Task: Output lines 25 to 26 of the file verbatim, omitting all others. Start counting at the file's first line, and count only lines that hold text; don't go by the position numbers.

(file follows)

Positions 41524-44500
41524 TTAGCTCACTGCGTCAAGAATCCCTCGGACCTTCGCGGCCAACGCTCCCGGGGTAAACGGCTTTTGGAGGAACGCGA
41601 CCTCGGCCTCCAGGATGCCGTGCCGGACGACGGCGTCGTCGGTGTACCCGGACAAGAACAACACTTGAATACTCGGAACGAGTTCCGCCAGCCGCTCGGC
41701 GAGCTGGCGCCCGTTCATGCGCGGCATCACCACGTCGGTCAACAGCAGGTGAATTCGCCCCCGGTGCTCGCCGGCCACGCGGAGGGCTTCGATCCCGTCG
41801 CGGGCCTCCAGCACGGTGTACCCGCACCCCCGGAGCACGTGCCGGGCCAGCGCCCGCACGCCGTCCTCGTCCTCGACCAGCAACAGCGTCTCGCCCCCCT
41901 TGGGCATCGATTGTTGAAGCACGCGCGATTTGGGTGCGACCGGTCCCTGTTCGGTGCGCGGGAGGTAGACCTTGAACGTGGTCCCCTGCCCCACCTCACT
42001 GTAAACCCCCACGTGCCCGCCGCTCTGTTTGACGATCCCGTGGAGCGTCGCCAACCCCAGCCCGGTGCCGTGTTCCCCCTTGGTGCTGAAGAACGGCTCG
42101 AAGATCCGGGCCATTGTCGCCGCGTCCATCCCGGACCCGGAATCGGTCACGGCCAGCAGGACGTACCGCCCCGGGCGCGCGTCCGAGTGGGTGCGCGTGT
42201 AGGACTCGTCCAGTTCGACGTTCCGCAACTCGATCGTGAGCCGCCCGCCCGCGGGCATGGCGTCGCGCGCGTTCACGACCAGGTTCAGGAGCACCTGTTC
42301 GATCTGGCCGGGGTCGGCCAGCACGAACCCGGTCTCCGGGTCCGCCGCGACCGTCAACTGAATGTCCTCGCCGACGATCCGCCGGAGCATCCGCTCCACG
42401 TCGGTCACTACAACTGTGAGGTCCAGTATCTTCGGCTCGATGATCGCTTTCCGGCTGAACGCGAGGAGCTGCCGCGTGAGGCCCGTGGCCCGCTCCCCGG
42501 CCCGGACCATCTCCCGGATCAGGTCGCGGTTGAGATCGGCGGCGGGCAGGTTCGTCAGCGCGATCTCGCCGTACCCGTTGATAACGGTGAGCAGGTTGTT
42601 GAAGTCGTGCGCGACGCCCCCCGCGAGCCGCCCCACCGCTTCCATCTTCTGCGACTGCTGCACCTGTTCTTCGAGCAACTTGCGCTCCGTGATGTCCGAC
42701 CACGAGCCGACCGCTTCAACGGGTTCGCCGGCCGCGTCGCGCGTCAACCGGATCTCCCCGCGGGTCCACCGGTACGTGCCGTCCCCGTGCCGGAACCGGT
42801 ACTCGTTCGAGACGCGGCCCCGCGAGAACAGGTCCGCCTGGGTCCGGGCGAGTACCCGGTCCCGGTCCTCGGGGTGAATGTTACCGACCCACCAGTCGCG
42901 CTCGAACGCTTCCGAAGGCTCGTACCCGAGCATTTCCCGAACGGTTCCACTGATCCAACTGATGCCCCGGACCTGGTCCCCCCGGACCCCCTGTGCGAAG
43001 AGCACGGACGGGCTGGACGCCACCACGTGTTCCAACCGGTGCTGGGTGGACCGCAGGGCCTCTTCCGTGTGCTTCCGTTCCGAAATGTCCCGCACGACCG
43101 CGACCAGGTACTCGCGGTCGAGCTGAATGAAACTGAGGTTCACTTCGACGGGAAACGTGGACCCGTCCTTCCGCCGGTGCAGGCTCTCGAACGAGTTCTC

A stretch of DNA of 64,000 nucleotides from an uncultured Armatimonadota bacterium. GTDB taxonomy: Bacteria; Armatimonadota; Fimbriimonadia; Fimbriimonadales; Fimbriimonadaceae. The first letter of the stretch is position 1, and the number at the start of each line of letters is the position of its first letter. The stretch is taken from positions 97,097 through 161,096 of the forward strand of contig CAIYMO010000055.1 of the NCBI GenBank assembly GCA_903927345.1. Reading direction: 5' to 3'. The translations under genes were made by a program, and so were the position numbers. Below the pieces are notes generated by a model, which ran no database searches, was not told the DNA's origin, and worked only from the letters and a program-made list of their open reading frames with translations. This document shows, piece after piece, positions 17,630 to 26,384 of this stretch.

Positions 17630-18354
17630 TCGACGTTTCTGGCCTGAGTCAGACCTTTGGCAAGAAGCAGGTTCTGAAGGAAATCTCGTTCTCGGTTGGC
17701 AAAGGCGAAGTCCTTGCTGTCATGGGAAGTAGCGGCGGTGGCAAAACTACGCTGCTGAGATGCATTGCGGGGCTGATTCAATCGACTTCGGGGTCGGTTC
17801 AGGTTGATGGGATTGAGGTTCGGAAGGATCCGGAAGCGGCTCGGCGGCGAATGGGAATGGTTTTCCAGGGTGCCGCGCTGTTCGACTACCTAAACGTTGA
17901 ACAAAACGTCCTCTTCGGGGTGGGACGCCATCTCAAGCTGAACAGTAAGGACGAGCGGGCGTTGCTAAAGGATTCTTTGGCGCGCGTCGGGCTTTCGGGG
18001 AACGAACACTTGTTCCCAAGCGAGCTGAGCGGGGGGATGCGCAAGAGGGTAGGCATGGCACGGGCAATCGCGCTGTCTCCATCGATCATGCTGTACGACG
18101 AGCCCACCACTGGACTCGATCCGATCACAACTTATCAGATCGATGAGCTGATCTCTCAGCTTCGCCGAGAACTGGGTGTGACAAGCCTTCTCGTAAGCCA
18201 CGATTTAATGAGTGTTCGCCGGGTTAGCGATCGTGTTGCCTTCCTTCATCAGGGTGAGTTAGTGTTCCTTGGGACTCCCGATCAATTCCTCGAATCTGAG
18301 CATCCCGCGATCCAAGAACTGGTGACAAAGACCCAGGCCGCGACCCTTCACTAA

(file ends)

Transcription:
18001 AACGAACACTTGTTCCCAAGCGAGCTGAGCGGGGGGATGCGCAAGAGGGTAGGCATGGCACGGGCAATCGCGCTGTCTCCATCGATCATGCTGTACGACG
18101 AGCCCACCACTGGACTCGATCCGATCACAACTTATCAGATCGATGAGCTGATCTCTCAGCTTCGCCGAGAACTGGGTGTGACAAGCCTTCTCGTAAGCCA